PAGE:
* Food – You want food, you now get to pay $10 for a the healthy “4C Lunch” option, which includes Cheetos, cheese crackers, cheese, and chocolate, but don’t expect a beverage to be offered to you anywhere close to the time you’re actually eating it. And food you need utensils for? Someday, I’ll talk about a fork on a flight like my grandmother speaks of the Model-T.
* Snacks – Pretzels are cheaper than nuts and even cheaper than pretzels is a side of nothing served with your lucky-to-get-it-if-we-haven’t-already-run-out-of-it free beverage that will, surely, soon be going the way of the fork.
* Upkeep – Overhead lights out. Seats which refuse to recline. Non-working headphone jacks. Seat pockets with garbage still in them. Floors with puke still staining them. Upkeep takes time, and, depending on the flaw, money, too. One uncomfortable passenger is much cheaper to deal with than an entire plane being down for the count for a day or two or more for non-safety-threatening repairs.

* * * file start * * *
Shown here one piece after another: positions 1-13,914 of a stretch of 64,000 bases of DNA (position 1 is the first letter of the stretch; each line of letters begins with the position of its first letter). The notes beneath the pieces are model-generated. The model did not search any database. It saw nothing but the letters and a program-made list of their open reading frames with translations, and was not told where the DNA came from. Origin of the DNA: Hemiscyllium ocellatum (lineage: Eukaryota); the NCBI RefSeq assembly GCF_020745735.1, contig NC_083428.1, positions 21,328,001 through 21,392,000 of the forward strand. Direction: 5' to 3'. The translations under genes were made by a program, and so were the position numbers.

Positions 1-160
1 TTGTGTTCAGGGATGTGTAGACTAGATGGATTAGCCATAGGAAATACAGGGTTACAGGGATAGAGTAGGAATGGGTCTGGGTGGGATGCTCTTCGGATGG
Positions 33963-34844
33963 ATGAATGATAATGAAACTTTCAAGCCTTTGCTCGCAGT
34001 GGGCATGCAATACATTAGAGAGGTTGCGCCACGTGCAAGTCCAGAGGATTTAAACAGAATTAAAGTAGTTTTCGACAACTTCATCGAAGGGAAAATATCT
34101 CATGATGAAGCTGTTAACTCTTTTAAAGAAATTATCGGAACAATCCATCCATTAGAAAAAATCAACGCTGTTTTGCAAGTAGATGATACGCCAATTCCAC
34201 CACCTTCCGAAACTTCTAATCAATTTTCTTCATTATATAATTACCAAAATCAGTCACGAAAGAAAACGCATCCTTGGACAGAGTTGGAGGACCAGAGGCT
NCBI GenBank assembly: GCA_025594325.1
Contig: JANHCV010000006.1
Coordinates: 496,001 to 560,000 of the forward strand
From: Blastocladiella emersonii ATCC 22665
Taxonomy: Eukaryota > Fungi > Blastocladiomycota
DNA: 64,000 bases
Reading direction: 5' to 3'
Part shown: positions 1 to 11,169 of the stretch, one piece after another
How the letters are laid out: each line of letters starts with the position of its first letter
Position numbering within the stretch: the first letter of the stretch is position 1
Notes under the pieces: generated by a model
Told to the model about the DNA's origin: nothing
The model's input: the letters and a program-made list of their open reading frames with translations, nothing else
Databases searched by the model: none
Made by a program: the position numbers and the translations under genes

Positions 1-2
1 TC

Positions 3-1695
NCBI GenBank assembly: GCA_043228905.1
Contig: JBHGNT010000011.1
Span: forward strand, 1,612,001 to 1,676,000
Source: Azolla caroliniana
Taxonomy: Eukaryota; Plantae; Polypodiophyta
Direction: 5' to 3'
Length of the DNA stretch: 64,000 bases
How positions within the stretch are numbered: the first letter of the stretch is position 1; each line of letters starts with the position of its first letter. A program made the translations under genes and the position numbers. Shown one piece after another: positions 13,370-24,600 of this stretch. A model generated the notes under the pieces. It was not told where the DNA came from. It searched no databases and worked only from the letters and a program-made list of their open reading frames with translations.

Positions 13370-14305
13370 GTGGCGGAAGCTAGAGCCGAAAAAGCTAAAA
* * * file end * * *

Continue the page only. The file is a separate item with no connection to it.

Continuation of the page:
* Mobility – Remember when those seatbelt signs above were considered by passengers to be more of a decorative lighting fixture, like a disco ball? Yeah. You disobey that light now, and risk jail time and an emergency landing in Wichita for the entire plane, all because you just HAD to get up and get that lipstick out of your suitcase when the seatbelt sign was on.